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Startup Funding In Nigeria: My 2 Cents by jayrome(m): 12:51am On Sep 03, 2015
Founders in the startup journey in Nigeria always wonder how to raise money. People say it’s hard to raise money anywhere. I think it is ten times harder to raise money in Nigeria for a couple of reasons:

Nigerian tech is still in its early days.
Local angels who are meant to stimulate the ecosystem don’t understand tech investment.
Access to foreign investment isn’t straight forward etc
A bunch of entrepreneurs and I met with Sim Shagaya (CEO of Konga.com) recently and the first question everyone asked was “does schooling in America or Europe give you a better chance?”. He answered “Not exactly”, stating that most Nigerians who study in Nigeria usually have that hunger and desire to do great things. He went on to say that majority of the top 10 richest people in Nigeria didn’t school abroad. Jason Njoku also echoed the same sentiments at the TechCabal Sessions last year.

However, I feel even though studying abroad doesn’t guarantee investors will throw money at you, it has its advantages, that is, making the right connections, getting acquainted with how funding works and gaining trust.

It’s unlikely that big VC firms like Tiger and Kinnevek will fund early stage startups. If Nigerian startups will get seed and angel funding therefore, local angels with have to get into the mix. 440and Spark have done well in this regard. We need more.

Getting funded is luck ie opportunity meeting preparation. For the founder who is waiting to get funded. Here are a few things you should do:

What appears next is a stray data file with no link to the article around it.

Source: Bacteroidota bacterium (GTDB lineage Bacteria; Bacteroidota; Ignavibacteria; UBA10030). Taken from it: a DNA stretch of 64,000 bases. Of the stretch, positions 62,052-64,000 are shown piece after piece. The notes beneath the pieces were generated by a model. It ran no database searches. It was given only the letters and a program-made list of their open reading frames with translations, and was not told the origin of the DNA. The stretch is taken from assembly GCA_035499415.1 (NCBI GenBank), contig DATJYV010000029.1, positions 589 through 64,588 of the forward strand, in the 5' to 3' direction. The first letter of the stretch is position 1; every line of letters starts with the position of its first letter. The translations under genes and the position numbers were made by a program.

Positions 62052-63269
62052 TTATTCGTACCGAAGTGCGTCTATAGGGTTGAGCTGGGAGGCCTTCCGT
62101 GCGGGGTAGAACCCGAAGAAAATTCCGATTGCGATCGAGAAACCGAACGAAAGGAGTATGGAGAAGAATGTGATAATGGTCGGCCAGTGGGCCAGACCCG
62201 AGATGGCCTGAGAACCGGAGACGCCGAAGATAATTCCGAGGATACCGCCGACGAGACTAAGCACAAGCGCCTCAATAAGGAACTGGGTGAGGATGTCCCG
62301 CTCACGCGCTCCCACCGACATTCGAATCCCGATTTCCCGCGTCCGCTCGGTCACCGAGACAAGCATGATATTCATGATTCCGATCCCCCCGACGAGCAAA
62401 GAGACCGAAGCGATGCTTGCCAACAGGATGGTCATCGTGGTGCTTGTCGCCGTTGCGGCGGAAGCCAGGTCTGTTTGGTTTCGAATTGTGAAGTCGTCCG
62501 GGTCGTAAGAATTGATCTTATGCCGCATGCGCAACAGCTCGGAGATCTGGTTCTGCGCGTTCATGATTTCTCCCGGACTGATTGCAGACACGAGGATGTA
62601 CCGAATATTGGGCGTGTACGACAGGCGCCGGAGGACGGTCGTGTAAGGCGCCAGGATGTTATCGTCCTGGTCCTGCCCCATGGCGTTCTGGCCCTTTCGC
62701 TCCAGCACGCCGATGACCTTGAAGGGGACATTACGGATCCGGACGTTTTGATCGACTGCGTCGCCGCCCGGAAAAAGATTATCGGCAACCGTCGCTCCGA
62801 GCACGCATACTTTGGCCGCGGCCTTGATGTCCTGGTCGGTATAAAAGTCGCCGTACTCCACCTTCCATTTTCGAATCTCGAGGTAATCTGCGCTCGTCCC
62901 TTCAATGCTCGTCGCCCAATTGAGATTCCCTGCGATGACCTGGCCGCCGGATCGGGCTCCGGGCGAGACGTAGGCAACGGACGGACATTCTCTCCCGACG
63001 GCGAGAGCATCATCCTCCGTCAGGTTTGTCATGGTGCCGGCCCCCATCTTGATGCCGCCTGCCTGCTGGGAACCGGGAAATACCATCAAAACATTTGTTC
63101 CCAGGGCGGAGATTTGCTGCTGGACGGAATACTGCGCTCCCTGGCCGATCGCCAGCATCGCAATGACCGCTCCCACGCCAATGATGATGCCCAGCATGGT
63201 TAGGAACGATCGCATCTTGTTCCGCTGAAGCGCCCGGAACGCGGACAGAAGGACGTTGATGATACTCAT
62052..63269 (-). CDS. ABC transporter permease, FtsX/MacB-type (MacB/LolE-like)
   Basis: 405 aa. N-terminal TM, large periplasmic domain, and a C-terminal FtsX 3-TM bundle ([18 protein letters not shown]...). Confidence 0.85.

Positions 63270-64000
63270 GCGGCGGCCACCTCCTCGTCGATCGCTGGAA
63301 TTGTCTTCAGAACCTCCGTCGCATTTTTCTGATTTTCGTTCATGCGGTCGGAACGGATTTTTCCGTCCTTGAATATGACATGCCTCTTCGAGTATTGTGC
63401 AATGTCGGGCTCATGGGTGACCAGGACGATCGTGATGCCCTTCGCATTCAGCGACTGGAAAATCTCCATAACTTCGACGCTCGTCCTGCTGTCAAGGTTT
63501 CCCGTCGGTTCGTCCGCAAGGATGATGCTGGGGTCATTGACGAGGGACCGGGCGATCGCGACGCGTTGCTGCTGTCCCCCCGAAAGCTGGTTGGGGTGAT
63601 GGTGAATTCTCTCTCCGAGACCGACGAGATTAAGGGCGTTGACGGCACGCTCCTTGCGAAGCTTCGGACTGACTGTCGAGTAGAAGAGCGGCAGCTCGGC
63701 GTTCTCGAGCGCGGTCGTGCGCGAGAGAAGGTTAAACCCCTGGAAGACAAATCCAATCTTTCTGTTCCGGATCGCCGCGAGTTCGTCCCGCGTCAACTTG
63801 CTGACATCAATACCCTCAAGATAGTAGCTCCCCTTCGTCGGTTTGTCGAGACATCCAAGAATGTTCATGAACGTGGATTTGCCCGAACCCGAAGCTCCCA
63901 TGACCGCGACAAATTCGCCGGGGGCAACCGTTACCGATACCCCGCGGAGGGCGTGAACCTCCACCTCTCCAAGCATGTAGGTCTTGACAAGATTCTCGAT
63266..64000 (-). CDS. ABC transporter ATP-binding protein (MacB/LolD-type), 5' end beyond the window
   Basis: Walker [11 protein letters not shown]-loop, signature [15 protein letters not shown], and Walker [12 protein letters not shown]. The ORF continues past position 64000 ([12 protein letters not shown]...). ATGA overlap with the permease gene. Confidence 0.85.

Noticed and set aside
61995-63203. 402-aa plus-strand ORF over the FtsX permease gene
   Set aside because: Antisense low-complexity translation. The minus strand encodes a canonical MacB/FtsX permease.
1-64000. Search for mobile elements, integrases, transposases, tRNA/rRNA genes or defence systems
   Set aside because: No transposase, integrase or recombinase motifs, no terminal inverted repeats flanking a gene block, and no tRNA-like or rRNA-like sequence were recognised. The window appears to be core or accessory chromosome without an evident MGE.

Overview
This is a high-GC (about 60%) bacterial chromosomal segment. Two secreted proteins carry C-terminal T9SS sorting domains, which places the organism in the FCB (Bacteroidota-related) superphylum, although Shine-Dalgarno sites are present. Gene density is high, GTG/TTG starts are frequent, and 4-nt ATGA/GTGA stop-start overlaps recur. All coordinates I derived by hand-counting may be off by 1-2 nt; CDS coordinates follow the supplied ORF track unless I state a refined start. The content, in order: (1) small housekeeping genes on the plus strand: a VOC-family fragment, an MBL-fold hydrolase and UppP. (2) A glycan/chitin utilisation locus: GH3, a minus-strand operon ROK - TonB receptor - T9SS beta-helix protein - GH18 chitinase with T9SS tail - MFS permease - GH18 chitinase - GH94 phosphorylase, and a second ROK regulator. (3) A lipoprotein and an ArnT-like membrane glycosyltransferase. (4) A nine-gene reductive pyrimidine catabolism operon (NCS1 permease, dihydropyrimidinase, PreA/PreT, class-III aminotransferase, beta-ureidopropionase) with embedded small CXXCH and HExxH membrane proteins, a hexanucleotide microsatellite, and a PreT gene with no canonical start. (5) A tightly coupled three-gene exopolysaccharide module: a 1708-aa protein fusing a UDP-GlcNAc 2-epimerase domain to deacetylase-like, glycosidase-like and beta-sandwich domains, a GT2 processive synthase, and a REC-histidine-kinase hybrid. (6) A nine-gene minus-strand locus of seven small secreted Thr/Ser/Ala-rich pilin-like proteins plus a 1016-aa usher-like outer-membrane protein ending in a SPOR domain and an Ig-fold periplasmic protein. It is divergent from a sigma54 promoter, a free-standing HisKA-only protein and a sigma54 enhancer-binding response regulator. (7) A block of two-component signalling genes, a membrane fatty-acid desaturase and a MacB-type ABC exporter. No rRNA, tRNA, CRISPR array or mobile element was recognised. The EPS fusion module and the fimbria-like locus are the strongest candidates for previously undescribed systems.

Get started: It 50% easier to get people interested in something you’ve tested and is working than an idea you have in your head (Build-Measure-Learn). Also, a simple business model that requires little capital to start and doesn’t involve government regulation will always interest investors. Market size and growth potential is also a factor.

Get traction: It could be revenue, users or page visits depending on the type of business you’re in. Investors are turned on by numbers.

Get knowledge about funding: The more you demystify how funding works the better equipped you are when talking to potential investors.

Get a mentor: A mentor who is into tech will also help a great deal as they can show you how things work practically and possibly introduce you to potential investors.

Sell: Sell yourself, your team and your product. A great pitch will improve your chances with investors.

That said there’s no perfect formula to getting funded. Over 90% of companies will eventually fail and even a greater number will never get funded. Hence, it’s better to build a business that can create real value and grow organically.


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